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Broadside account concerning trials and executions for 'Witchcraft, Adultery, Fornication, &c. &c.'


An account of the most remarkable Trials and Exe-
cutions which took place in Scotland for above 300
years, against the persons who suffered for Witch-
craft, Adultery, Fornication, &c. &c.

Thomas Aikenhead for denying the Trinity, and the authority of
the Scriptures and for maintaing the Eternity of the world, was found
guilty and sentenced " To be taken to the Gallow-fee on the 8th of
January, 1697, between the hours of two and four in the afternoon,
and to be hanged, his body to be buried at the foot of the gallows and
his moveable estate to be forfeited' ?Mercy was asleep a well as Jus-
tice and Science; so the dreadful sentence was executed !

John Ogilvie, Jesuit, was tried in 1615 before the Magistrates of
Glasgow, specially appointed for saying of Mass, acknowledging the
Pope to be Judge in controversies of religion and decl ning to answer
certain Questions put by his Majesty's Commissioners, concerning the
Pope's power to excommunicate, King's the murder of a King excom-
municated and deposed by the Pope and subject' s being absolved
from the allegiance due to Such a King. He was found guilty, and
sentenced to be taken immediately from the Court to the place of exe-
cution, and there to be hanged and quartered. He was hanged that
same afternoon but the quartering was dispensed with.

Alison Pearson in Byre hills, Fifeshire, accused of witchcraft, was
brought to trial in May, 1588, she was convicted and condemned,
strangled and burned.

Janet Grant and Janet Clark, were convicted of witchcraft, in Au-
gust 1590.

Agnes Samson of Keith, was accused of assembling at. North Berwick
in 1590, with 6 men and 90 women, all witches and of having raised
storms, and kissed the devil's a?e. She was burned.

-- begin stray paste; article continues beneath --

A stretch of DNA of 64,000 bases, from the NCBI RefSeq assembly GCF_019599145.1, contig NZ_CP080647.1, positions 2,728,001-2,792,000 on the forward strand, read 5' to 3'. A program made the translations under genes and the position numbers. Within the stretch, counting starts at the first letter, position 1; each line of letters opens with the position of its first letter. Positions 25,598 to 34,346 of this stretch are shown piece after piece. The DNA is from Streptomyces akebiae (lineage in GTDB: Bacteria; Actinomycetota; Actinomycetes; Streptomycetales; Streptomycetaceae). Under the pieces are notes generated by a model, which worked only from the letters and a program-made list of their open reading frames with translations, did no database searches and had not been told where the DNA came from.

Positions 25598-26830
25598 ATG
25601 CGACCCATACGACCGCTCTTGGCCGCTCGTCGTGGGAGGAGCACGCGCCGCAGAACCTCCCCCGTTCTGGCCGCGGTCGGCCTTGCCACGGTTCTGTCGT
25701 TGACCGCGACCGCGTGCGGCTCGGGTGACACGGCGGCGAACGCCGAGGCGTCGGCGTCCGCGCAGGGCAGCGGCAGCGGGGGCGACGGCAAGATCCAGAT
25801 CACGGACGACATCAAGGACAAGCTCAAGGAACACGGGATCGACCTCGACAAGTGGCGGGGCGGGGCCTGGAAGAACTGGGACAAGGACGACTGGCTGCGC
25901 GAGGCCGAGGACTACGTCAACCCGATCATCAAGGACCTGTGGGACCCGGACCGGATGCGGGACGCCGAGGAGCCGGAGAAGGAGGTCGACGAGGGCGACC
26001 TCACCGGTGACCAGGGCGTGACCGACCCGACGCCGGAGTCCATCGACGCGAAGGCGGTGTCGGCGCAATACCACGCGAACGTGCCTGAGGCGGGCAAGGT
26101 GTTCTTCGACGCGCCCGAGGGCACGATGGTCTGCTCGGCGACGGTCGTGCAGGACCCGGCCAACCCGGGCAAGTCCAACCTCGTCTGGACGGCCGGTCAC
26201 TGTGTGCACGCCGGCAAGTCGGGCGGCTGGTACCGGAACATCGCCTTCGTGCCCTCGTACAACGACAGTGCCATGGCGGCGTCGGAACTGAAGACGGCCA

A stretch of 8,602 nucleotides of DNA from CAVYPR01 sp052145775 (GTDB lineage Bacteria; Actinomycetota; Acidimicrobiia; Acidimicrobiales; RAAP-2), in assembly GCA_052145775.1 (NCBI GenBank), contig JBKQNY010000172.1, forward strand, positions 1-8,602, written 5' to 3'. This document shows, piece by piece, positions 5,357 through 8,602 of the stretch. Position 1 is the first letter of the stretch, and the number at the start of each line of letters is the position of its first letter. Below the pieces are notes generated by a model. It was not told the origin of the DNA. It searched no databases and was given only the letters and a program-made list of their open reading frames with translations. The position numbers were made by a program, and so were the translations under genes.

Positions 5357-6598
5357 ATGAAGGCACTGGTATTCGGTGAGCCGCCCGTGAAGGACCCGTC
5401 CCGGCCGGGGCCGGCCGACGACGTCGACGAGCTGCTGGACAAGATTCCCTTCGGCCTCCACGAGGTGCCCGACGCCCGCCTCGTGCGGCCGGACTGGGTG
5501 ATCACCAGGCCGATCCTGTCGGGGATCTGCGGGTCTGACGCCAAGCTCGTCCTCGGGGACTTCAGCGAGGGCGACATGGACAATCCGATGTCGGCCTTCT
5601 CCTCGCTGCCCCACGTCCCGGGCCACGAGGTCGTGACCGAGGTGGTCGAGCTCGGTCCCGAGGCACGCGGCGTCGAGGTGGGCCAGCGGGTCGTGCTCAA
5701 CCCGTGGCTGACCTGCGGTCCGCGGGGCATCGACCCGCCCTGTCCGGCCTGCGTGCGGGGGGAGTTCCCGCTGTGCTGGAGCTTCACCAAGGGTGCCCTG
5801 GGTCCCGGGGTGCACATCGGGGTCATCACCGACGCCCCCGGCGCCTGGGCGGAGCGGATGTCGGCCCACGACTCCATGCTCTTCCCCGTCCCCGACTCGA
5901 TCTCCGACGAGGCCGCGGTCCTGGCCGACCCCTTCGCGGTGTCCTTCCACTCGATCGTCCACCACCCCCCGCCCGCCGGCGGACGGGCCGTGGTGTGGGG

Euphan M'Calzeane was tried for witchcraft in 1591, the was a lady
possessed of a considerable estate in her own right. She was the
daughter of Thomas M Calzeane Lord Chitoshallone of the Senators
of the College of Justice; she was burned alive, and her estate confis-

Patrick Lawrie was tried for witchcraft in 1605; he was burned alive.

Margaret Wallace was tried for witchcraft in 1620, and she was
strangled and burned.

Isobel Young in East Barns, was tried in 1629, for having by en-
chantment, stopped a mill 29 years before; she was strangled & burned.

Alex. Hamilton was convicted on his own confession, in 1630, of
having had many meetings with the devil, from whom he once receiv-
ed a severe drubbing for not keeping an appointment.

In 1697, in the shire of Renfrew, 24'persons male and female; were
accused of witchcraft, and seven of them was convicted and commit-
ted to the flames in one day.

John-Neil was tried for witchcraft in 1631, and the usual sentence
was pronounced.

Janet Brown and others was tried in 1649 for having a meeting with
the devil, and of renouncing her bilotism. The prisoner, and two
other women, were convicted, condemned, and executeed in one day

The last person who was prosecuted before the Lords of Justiciary
for witchcraft was Elspeth Rule, who was tried before Lord Anstru-
thers at the Dumtries Circuit, on the 3d of May, 1709, she was burned
on the cheek, and banished Scotland for life.

The last person who was brought to the stake in Scotland was con-
demned by Capt. David Ross, Sheriff-depute of Sutherland, in 1722.
The devil has never been seen in Scotland since.

John Guthrie was prosecuted for the crime of notorious adultery; in
1617, when he was sentenced to be taken to the Cross of Edinburgh,
and hanged on a gibbet till he be dead ; and he appears to have been
carried to immediate execution.

Patrick Robertson and Marion Kempt, were accused of adulterous
commerce with each other. they were convicted on their own con-
fession, on the 18th December 1627, and were sentenced to be hanged
on a gibbet at the Castle-hill.

John Murdoch and Janet Douglas both married persons, were tried
in 1699, for one act of adultery. The libel was restricted., and they were
banished for life.

The last person that was tried in Scotland for adultery, was the Rev.
Mr. Nisbet of the Established Church of Scotland. He was a minister
in Invernesshire, and was tried in 1762, and sentenced to be banished
beyond seas.

This law with regard to adultery, still remains in force in Scotland.

Christopher Jameson and Margaret Little were tried and found guil-
ty of fornication with each other in 1653, and ordained to pay L.40
Scots, and in case of refusal to be Kept prisoners for eight days, and to
be fed on bread and small drink, and next market day to stand an hour
bareheaded on the pillory.

John muir, printer, Princes Street.                                                                                                                                                                  

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Date of publication: 1826   shelfmark: L.C.Fol.73(093a)
Broadside account concerning trials and executions for 'Witchcraft, Adultery, Fornication, &c. &c.'
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